Kevin Waugh (Saskatoon—Grasswood)
2017-10-24 13:33 [p.14481]
Mr. Speaker, once again, I rise to speak about the shortfalls and the negative consequences of Bill C-46.
When I last voiced my concern about the bill back in May, I brought to the attention of the House a devastating tragedy that was suffered by the Van de Vorst family in my city of Saskatoon. Early last year, they lost four members of their family to an impaired driver. It is an unimaginable tragedy. Some say it was the worst accident in the city of Saskatoon’s history. Linda and Lou Van de Vorst lost their son, their daughter-in-law, and their two grandchildren when an impaired driver blew through the intersection of Wanuskewin Road and Highway 11. Four members of their family were wiped out on that January night. Two nights ago, the first official roadside memorial sign, with the names of the Van de Vorst family, was put up at this intersection as a reminder.
I am sure all of us have driven through an intersection where we spot flowers, a white cross, and teddy bears from time to time, but this is the first sign with actual names in my province of Saskatchewan. The names are Jordan, Chanda, Kamryn, and Miguire Van de Vorst. I ask members this. Will Linda and Lou Van de Vorst be able to drive that road again, or will they look for an extra-grid road so that they do not have to pass by that sign? The impaired driver was three times over the legal limit. The sentence then for killing all four innocent people was a mere 10 years.
I have another story of Melanie and Allan Kerpan, another family that has suffered a tragic loss. Just a week ago today, the Kerpan family unveiled a sign on Highway 11 that reads “In memory of Danille Brooke Kerpan”. Three years ago this month, their daughter, Danille, was driving on a double-lane highway when a drunk driver going the wrong way—we understand for many kilometres and many minutes—ran into her vehicle, taking her young life. Allan Kerpan came to Ottawa about a year and a half ago and spoke on this.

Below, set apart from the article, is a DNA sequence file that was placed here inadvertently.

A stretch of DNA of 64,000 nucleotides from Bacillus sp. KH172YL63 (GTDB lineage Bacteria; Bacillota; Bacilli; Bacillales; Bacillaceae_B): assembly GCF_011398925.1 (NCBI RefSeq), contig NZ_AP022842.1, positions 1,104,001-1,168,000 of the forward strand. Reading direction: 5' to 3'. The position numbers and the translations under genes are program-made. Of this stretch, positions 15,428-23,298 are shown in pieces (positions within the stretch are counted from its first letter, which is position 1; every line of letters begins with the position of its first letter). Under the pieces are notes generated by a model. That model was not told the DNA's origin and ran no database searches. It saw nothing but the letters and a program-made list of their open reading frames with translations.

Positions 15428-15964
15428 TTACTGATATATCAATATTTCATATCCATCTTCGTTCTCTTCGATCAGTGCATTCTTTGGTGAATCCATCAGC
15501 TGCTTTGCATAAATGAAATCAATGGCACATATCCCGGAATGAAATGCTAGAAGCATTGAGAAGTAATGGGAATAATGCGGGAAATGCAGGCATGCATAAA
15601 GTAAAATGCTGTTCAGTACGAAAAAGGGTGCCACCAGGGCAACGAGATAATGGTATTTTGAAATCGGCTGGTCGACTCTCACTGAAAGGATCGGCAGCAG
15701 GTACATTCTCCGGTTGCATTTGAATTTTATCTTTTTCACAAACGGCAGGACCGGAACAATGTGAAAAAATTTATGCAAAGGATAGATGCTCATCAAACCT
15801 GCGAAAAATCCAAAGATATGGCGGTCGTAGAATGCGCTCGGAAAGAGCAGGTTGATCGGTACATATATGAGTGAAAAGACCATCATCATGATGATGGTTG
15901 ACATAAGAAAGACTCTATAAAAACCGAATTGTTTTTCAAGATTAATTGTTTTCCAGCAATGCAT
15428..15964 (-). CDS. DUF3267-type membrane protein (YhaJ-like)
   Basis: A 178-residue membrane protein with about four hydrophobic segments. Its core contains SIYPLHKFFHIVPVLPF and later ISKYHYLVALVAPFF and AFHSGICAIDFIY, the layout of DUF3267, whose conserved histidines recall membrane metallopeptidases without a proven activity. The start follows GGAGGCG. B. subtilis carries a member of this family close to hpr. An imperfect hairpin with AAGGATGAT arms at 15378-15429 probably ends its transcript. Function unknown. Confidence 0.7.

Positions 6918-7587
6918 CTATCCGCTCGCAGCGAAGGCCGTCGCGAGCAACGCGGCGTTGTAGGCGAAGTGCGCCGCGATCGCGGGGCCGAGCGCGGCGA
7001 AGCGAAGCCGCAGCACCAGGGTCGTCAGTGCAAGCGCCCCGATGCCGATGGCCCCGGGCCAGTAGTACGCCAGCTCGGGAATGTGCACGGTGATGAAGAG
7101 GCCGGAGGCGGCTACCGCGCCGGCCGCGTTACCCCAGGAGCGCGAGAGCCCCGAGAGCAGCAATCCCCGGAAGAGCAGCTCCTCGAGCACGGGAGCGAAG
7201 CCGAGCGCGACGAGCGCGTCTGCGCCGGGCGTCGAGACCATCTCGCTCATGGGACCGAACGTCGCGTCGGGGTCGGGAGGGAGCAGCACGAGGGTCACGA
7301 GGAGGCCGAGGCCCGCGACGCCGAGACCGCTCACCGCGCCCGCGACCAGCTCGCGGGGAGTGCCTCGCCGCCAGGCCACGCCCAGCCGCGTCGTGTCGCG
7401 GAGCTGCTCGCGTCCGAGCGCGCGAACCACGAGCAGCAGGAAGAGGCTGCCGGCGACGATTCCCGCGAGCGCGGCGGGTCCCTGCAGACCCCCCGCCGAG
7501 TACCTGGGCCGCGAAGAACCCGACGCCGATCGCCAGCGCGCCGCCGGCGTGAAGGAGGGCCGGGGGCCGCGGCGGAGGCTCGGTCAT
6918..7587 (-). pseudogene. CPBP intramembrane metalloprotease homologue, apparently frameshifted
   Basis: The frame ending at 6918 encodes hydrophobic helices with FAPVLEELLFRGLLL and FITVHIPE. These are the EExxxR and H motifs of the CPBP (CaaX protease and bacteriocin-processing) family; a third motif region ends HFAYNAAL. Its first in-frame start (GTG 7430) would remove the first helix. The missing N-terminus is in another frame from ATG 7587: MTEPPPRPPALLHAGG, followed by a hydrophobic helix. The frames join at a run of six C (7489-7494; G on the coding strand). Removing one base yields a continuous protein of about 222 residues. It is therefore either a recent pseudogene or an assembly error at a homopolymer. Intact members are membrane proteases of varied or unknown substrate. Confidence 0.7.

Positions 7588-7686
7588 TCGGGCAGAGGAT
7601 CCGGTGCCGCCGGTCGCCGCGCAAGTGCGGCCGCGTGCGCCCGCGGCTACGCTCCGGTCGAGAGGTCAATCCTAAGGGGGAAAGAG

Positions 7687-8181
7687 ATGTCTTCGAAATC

I mentioned Kerpan’s name, because Allan is a very good friend of ours and he is also a former member of Parliament for Blackstrap. The Kerpans’ entire family have been outspoken about the changing attitude toward drinking and driving, the need for awareness, and the need for education.
There was a province-wide campaign led by Saskatchewan Government Insurance, or SGI, showing real-life victims of impaired driving crashes. Let us imagine on the television set that one by one these faces disappear. We lose one and then another and then another. It is a 30-second spot on Saskatchewan television.
Again I ask, every time Melanie and Allan Kerpan leave their family farm in Kenaston to go south on Highway 11, as they approach Bladworth, where this accident occurred, will they be reminded now of this tragedy, because of a sign?
Unfortunately, my province of Saskatchewan has one of the highest rates, if not the highest, of impaired driving in this country, as per Statistics Canada 2015, and families suffer as a result. I just talked about two of many families in my province. In 2016 alone, there were 6,377 incidents of impaired driving in our province of Saskatchewan. In my city of Saskatoon, with a population of under 300,000, we had 649 incidents of impaired driving.
This is an unacceptable statistic, which represents serious harm to the lives and the well-being of people not only in my constituency but in our province and certainly our country.
We are left here with Bill C-46, a bill concerning driving under the influence of drugs, notably marijuana. It is a bill with substantial flaws, which the Liberal government refuses to address.
Actually, the motivating force for Bill C-46 would be Bill C-45. The claim that this legislation will keep marijuana out of the hands of children and drive criminals out of the business of profiting from the sale of marijuana is simply ridiculous. I have stated before in this House that this is simply not true. It is fake news, if I could say that. A legal age for consuming alcohol has not stopped underage children and teenagers from consuming alcohol if they want it. Criminals will always be able to profit from a black market for illegal marijuana and will find more desirable targets in underage youth because of this Bill C-46.